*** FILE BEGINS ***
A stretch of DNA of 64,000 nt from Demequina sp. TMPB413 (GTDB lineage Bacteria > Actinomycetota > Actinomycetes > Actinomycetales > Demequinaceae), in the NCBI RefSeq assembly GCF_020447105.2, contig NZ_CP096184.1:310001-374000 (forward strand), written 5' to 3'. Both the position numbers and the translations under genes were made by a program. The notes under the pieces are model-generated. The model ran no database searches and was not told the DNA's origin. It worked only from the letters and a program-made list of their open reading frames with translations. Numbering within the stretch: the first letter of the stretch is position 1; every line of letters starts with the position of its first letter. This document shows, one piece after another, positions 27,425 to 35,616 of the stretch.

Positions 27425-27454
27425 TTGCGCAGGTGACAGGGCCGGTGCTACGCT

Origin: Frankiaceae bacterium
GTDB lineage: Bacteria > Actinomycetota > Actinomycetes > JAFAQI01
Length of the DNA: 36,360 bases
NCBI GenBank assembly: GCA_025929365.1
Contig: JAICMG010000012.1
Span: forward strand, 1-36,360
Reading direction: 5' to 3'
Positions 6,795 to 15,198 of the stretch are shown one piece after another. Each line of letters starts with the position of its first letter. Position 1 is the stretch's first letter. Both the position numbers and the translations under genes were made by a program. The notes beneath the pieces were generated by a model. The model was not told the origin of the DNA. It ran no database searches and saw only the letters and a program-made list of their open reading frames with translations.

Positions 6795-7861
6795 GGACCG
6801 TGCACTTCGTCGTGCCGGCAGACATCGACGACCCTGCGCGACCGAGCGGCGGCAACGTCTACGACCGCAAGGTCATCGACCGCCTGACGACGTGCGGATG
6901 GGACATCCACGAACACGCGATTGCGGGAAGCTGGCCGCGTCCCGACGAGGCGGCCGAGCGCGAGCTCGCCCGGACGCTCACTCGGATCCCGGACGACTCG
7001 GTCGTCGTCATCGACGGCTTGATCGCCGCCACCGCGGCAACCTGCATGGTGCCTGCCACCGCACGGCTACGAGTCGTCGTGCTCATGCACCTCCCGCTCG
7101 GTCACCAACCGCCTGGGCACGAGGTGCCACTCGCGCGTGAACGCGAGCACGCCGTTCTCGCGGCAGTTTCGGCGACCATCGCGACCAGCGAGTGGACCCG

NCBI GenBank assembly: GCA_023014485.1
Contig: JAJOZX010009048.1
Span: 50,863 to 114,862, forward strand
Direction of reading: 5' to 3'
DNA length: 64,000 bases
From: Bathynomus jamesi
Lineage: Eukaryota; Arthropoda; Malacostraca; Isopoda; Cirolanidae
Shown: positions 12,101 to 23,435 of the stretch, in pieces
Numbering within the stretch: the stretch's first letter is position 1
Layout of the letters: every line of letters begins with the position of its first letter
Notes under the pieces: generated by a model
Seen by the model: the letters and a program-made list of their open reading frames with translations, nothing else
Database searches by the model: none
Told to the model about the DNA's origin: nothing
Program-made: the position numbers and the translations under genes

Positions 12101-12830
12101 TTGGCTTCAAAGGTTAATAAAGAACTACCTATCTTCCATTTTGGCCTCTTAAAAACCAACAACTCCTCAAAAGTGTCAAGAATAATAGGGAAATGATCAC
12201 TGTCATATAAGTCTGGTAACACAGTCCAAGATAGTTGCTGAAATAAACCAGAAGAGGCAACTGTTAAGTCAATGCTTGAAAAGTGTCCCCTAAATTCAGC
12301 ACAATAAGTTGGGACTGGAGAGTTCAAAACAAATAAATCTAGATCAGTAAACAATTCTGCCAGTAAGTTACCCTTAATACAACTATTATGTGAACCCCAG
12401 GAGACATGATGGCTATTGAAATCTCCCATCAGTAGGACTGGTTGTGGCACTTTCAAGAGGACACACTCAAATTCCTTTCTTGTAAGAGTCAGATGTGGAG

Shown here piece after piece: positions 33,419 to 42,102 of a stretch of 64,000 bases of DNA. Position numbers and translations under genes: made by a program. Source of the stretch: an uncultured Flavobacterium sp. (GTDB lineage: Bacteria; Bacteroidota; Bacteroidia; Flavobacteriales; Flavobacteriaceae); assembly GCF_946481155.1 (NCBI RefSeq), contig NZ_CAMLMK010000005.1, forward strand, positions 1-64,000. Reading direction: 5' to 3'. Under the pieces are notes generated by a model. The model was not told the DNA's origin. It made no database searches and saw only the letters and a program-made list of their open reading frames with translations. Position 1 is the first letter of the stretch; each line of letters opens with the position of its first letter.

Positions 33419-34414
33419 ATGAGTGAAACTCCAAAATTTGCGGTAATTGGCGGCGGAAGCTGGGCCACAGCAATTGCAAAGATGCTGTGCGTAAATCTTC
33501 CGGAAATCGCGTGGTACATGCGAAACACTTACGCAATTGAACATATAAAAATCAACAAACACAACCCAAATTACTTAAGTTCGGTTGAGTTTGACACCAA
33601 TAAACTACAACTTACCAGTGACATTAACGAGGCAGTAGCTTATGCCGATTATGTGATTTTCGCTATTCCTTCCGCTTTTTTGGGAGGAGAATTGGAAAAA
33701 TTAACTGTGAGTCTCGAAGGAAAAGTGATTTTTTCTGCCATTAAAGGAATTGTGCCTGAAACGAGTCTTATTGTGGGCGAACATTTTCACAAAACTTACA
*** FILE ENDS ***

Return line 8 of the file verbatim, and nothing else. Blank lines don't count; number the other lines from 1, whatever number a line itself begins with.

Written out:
Contig: JAICMG010000012.1